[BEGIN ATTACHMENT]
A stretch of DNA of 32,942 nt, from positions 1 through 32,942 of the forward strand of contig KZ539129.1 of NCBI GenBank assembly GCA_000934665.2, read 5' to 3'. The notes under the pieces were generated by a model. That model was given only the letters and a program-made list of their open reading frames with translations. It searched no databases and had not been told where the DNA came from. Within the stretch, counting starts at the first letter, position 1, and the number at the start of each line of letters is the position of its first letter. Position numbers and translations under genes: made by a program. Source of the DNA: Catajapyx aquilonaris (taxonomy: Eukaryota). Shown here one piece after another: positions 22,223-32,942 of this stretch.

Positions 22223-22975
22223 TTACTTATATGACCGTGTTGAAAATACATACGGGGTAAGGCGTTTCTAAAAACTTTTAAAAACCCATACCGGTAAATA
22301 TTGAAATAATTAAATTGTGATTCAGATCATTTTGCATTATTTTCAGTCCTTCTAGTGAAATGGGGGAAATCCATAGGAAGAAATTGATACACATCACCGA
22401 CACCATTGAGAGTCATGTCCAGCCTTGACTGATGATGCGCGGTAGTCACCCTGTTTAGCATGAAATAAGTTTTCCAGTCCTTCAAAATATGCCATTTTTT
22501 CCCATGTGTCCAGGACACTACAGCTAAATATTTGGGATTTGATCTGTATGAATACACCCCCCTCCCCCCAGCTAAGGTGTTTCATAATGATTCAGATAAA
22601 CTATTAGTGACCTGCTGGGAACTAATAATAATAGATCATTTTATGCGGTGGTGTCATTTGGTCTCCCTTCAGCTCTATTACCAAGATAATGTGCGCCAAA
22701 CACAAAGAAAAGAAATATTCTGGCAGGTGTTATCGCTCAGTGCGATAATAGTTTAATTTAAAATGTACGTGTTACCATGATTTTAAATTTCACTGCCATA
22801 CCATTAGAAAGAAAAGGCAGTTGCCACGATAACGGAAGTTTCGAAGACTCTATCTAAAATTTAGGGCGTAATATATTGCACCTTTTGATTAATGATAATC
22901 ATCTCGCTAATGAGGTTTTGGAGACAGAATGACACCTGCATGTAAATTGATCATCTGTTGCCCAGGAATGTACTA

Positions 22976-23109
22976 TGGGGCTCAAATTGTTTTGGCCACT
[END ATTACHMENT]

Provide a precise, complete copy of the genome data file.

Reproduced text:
A stretch of DNA of 32,942 nt, from positions 1 through 32,942 of the forward strand of contig KZ539129.1 of NCBI GenBank assembly GCA_000934665.2, read 5' to 3'. The notes under the pieces were generated by a model. That model was given only the letters and a program-made list of their open reading frames with translations. It searched no databases and had not been told where the DNA came from. Within the stretch, counting starts at the first letter, position 1, and the number at the start of each line of letters is the position of its first letter. Position numbers and translations under genes: made by a program. Source of the DNA: Catajapyx aquilonaris (taxonomy: Eukaryota). Shown here one piece after another: positions 22,223-32,942 of this stretch.

Positions 22223-22975
22223 TTACTTATATGACCGTGTTGAAAATACATACGGGGTAAGGCGTTTCTAAAAACTTTTAAAAACCCATACCGGTAAATA
22301 TTGAAATAATTAAATTGTGATTCAGATCATTTTGCATTATTTTCAGTCCTTCTAGTGAAATGGGGGAAATCCATAGGAAGAAATTGATACACATCACCGA
22401 CACCATTGAGAGTCATGTCCAGCCTTGACTGATGATGCGCGGTAGTCACCCTGTTTAGCATGAAATAAGTTTTCCAGTCCTTCAAAATATGCCATTTTTT
22501 CCCATGTGTCCAGGACACTACAGCTAAATATTTGGGATTTGATCTGTATGAATACACCCCCCTCCCCCCAGCTAAGGTGTTTCATAATGATTCAGATAAA
22601 CTATTAGTGACCTGCTGGGAACTAATAATAATAGATCATTTTATGCGGTGGTGTCATTTGGTCTCCCTTCAGCTCTATTACCAAGATAATGTGCGCCAAA
22701 CACAAAGAAAAGAAATATTCTGGCAGGTGTTATCGCTCAGTGCGATAATAGTTTAATTTAAAATGTACGTGTTACCATGATTTTAAATTTCACTGCCATA
22801 CCATTAGAAAGAAAAGGCAGTTGCCACGATAACGGAAGTTTCGAAGACTCTATCTAAAATTTAGGGCGTAATATATTGCACCTTTTGATTAATGATAATC
22901 ATCTCGCTAATGAGGTTTTGGAGACAGAATGACACCTGCATGTAAATTGATCATCTGTTGCCCAGGAATGTACTA

Positions 22976-23109
22976 TGGGGCTCAAATTGTTTTGGCCACT